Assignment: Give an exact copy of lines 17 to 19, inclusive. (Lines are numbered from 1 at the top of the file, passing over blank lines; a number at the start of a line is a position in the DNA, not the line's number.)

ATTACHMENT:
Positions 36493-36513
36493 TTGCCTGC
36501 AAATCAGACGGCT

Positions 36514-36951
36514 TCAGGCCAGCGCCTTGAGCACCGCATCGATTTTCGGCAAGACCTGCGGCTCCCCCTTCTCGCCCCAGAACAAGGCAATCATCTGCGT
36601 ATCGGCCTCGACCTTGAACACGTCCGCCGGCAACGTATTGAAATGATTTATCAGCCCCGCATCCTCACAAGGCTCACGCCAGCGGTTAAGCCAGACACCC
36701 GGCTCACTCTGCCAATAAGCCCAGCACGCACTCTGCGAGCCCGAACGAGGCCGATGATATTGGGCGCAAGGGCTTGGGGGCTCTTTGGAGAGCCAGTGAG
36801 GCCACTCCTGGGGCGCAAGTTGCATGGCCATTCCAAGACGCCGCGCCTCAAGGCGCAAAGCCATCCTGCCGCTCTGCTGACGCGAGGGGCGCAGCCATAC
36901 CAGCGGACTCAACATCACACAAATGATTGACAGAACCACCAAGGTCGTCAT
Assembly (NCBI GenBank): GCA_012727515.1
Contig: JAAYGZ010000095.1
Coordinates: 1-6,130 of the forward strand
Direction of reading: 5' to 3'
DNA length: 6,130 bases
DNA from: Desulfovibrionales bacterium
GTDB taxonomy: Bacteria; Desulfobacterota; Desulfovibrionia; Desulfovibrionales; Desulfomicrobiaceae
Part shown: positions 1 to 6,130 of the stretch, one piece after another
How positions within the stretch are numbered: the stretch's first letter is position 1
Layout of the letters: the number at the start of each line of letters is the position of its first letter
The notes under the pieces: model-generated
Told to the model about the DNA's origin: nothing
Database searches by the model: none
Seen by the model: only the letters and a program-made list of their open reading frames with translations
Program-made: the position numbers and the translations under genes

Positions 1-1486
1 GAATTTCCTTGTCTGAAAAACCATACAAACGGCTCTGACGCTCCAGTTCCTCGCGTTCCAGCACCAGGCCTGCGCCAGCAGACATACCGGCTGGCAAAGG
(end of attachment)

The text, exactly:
Part shown: positions 1 to 6,130 of the stretch, one piece after another
How positions within the stretch are numbered: the stretch's first letter is position 1
Layout of the letters: the number at the start of each line of letters is the position of its first letter